iOS 10: How Secure is Apple's Closed-Ended Operating System?

Buying an iPhone means trading off on a lot of brilliant open-ended features offered by Google’s smartphone counterpart. My own personal inclinations aside, there is nothing wrong in saying that an Android-based smartphone such as the Samsung Galaxy S7 or the celebrated Google Pixel is considerably more innovative and powerful than an iPhone 7. However, the tradeoff is generally worth it for Apple users for one specific reason: security. When it comes to protecting the privacy of its users, there’s no matching Apple’s extremely closed-ended platform. If there is one thing that Apple is known for, it is fortifying their devices against all possible attacks, even if it is at the cost of features and innovation. But that doesn’t make your iPhone absolutely impossible to crack. In fact, there are quite a few vulnerabilities that, if left unchecked, could wreak massive havoc. In here, we will try to go through each and every one of the security features available on iOS 10.3.1, and even share a few tips to make your device safer.

Robust Data Encryption

At the heart and center of its vigilant security system lies data encryption, a feature that protects your private data from falling in the hands of interested third party viewers, be it hackers sitting at home or robbers in physical possession of your phone. Apple provides you with three separate ways to encrypt your iOS device, a password, a pin code and a thumbprint. As of iOS 10.3.1, Apple is now displaying a prompt to each and every user asking them to also turn on two-factor authentication for their device, a feature clearly designed to protect your phone from falling into the hands of intelligent third-party hackers. Apple also advises you to set up your device to automatically erase all data upon ten failed login attempts, while also asking you to keep secure backups of the same data on iCloud. Keep in mind, however, that in the event that you fail to configure these options, your iPhone is left vulnerable to a wide range of attacks, and third-party breachers can easily gain access.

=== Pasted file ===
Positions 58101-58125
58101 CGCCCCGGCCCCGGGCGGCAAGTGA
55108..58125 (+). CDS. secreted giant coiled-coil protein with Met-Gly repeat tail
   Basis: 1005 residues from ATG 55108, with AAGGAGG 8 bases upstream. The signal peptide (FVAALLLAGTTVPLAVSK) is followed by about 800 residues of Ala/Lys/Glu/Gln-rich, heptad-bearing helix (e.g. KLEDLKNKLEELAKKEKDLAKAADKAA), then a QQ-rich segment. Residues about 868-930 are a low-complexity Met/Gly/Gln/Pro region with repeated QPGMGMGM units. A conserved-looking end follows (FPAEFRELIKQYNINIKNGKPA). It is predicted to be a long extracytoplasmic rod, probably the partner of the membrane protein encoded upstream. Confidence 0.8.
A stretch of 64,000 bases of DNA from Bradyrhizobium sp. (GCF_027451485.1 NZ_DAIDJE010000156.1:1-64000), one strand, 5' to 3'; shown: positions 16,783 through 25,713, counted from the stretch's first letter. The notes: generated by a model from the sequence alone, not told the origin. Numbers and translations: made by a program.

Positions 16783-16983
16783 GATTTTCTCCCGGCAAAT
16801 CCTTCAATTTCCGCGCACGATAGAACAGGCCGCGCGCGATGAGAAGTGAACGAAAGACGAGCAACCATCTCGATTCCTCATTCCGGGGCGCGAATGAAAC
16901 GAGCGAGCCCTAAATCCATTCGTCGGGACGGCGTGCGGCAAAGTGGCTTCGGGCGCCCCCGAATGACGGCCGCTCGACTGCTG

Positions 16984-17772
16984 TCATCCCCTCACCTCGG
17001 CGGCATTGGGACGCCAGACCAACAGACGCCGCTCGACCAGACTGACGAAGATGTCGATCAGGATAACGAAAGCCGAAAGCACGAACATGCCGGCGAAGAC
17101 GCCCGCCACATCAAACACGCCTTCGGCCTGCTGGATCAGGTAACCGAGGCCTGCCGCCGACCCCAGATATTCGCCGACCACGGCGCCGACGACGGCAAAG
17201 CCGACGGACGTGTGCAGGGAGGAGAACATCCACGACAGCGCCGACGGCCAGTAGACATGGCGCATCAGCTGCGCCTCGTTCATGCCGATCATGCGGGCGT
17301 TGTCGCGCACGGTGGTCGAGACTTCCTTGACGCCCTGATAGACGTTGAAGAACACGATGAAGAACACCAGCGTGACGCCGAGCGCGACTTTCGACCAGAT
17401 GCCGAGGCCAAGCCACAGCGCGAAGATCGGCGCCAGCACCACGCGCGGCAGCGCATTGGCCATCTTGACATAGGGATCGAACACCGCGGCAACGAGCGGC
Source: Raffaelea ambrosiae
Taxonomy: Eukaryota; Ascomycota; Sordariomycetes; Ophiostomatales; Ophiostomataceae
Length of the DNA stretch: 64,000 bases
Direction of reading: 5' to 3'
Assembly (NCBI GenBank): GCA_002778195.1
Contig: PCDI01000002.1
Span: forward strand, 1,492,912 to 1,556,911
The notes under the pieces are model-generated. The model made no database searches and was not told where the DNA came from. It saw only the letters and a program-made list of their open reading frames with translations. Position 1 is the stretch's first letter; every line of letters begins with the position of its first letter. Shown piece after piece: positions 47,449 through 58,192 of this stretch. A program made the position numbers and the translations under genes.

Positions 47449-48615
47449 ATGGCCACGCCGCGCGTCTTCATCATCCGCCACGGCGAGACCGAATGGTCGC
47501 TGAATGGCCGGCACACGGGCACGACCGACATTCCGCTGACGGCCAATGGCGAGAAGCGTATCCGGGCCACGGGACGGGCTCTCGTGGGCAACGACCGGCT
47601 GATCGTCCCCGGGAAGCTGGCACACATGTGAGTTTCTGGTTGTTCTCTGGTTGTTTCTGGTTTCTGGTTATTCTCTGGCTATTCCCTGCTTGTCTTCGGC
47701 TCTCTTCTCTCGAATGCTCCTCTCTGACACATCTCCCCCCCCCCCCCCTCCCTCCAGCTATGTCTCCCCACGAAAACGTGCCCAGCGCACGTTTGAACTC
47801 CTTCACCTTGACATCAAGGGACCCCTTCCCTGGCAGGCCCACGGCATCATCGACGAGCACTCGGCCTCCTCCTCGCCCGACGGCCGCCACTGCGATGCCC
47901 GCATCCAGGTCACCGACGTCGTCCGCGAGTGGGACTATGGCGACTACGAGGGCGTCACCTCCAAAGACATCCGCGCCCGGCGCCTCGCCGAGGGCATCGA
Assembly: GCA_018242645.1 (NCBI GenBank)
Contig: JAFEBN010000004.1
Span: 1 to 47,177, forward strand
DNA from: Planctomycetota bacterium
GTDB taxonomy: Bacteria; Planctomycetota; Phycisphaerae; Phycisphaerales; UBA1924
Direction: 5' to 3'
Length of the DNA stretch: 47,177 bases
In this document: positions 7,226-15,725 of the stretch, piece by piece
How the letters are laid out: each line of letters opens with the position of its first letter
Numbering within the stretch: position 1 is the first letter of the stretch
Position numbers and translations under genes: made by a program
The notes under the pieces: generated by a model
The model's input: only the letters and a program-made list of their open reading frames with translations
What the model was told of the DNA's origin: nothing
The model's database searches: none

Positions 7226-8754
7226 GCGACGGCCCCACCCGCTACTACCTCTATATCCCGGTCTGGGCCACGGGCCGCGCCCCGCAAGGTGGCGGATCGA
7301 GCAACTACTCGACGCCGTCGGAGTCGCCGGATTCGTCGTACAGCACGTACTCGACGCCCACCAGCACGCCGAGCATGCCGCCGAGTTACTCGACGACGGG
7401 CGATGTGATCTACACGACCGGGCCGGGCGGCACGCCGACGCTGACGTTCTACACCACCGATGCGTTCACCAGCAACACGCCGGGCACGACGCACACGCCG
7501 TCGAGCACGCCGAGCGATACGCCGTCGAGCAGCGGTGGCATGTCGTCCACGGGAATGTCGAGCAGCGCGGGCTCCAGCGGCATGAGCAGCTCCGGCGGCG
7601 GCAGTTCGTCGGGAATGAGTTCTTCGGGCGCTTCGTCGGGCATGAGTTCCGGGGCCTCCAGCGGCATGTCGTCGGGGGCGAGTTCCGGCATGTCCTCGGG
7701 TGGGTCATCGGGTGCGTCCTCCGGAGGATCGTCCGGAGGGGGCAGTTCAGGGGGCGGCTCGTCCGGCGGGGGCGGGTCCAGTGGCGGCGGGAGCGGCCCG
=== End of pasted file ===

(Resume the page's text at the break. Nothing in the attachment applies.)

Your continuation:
Anti-Malware

Let us just begin by busting the age-old myth that iOS devices are somehow immune to malware. They are not. They are very much like any other operating system-based device, just as vulnerable to malicious attacks from third-party hackers. Well, maybe not just as much. Unlike open-ended systems such as Android, Apple’s iOS comes with security features inbuilt into the system. While Android devices must depend on third-party antivirus software to provide security, Apple devices ship with several layers of anti-malware built in. Further, the constant updates and exclusive app store, which we will be coming to shortly, do much to reduce the risk of a malware infection in iOS devices. 

Find My Phone

A feature that has existed in Apple devices since 2009, iOS devices come built-in with the much-needed feature of using iCloud to remotely access your stolen device, allowing you to locate your device on a map, lock it remotely or erase all data for additional security. The Find My Phone feature on Apple devices can be easily accessed by visiting iCloud.com and selecting your stolen device from the list of connected devices. While counterparts to Find My Phone are now available on Android devices as well, the feature was only added to Google-run smartphones as late as 2013. That is not to say that they are any less efficient, however.